Illinois: HIV-Positive and Looking for Help
April 16, 2008
Two Chicago-based AIDS organizations have teamed up to produce a Web site for people who are newly diagnosed with HIV, as well as for service providers, with a focus on accessing quality information and referrals. Test Positive Aware Network and the AIDS Foundation of Chicago (AFC) helped to develop the PEERSpeak Web site; its content was developed by people with HIV/AIDS who have handled the medical, social, and other consequences of being newly diagnosed.
The site includes several character-based sections that portray new HIV/AIDS patients and the questions and situations they face. There is "Nicki," a 19-year-old studying to be a beautician and whose boyfriend did not want to use condoms. At the beginning, her character has no idea what to do when she finds out she has HIV.
A former heroin user, "Charles," used to inject with whatever needles were at hand, whether clean or not. Charles has battled with addiction for years and realizes he must focus on staying healthy in order to help fight his HIV infection. The site uses his story to provide advice for how HIV medication works, how to approach doctors and medical staff, and what certain lab results mean.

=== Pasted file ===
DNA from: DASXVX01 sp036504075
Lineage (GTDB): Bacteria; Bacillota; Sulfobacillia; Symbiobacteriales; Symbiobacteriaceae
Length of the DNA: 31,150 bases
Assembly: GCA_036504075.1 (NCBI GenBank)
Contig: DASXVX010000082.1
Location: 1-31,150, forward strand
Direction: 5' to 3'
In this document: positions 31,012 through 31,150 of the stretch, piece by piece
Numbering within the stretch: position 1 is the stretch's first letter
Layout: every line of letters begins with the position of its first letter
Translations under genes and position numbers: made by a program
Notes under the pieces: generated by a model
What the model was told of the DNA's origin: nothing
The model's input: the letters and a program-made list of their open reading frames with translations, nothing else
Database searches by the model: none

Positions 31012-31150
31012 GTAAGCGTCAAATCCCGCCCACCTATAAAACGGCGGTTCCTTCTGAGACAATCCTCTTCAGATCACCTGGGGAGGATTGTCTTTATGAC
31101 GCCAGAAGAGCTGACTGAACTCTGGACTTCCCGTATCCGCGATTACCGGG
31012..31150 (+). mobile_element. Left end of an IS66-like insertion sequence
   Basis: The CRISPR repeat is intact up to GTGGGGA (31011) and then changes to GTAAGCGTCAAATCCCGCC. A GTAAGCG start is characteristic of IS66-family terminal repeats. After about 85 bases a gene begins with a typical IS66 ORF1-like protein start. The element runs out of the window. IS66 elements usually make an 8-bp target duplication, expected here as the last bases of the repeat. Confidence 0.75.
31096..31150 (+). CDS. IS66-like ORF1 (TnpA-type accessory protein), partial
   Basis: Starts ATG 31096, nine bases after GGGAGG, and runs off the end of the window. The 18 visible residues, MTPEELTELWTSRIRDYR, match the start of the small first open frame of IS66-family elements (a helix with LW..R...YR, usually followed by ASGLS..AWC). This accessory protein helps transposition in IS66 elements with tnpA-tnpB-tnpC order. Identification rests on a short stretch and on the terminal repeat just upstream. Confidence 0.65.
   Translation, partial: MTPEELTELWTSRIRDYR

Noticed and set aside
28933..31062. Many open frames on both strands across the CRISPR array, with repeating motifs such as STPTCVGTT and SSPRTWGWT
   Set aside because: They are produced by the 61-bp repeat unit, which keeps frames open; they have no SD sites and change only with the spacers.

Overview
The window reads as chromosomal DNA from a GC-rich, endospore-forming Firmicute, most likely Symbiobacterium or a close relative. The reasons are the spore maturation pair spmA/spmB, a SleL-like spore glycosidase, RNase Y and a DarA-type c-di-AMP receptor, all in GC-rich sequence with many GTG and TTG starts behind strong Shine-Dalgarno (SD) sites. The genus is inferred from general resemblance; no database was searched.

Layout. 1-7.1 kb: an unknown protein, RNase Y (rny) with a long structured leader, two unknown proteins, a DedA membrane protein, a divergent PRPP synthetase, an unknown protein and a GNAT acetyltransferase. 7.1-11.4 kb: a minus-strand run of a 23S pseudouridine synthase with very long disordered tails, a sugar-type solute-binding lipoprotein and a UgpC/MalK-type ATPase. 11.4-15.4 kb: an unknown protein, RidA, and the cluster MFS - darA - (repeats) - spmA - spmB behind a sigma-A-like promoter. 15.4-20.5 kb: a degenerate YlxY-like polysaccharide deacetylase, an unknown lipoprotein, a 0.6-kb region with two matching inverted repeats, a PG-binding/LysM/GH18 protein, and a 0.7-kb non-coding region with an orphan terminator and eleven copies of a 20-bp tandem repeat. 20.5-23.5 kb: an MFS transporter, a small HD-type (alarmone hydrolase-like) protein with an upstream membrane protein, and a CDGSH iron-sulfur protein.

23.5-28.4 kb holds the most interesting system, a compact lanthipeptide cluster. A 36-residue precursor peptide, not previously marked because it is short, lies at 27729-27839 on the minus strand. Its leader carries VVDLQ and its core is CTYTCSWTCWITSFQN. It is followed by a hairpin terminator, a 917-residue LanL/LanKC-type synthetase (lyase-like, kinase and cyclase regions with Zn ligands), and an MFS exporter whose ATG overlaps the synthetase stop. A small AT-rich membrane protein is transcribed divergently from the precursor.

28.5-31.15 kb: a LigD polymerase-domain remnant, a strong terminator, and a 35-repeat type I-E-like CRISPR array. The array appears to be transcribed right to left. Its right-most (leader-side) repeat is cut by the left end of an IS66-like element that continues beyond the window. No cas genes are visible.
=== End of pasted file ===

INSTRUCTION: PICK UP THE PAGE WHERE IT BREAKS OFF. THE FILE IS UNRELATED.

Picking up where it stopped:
A gay male character is featured on the module about mental wellness and self-care. A fictional case worker helps clients find medical and social services.
There is also a list of Chicago-area and national resources available for those who do not wish to read through the character-based sections.
The National Library of Medicine awarded a $60,000 grant to help the organizations develop the site, and NogginLabs of Chicago developed and built the site on a mostly pro bono basis. A future, similar site will assist former prisoners on how to get housing, job referrals, and access services and health care, said John Clark of AFC.
4.15.2008; Judith Graham
This article was provided by U.S. Centers for Disease Control and Prevention. It is a part of the publication CDC HIV/Hepatitis/STD/TB Prevention News Update. Visit the CDC's website to find out more about their activities, publications and services.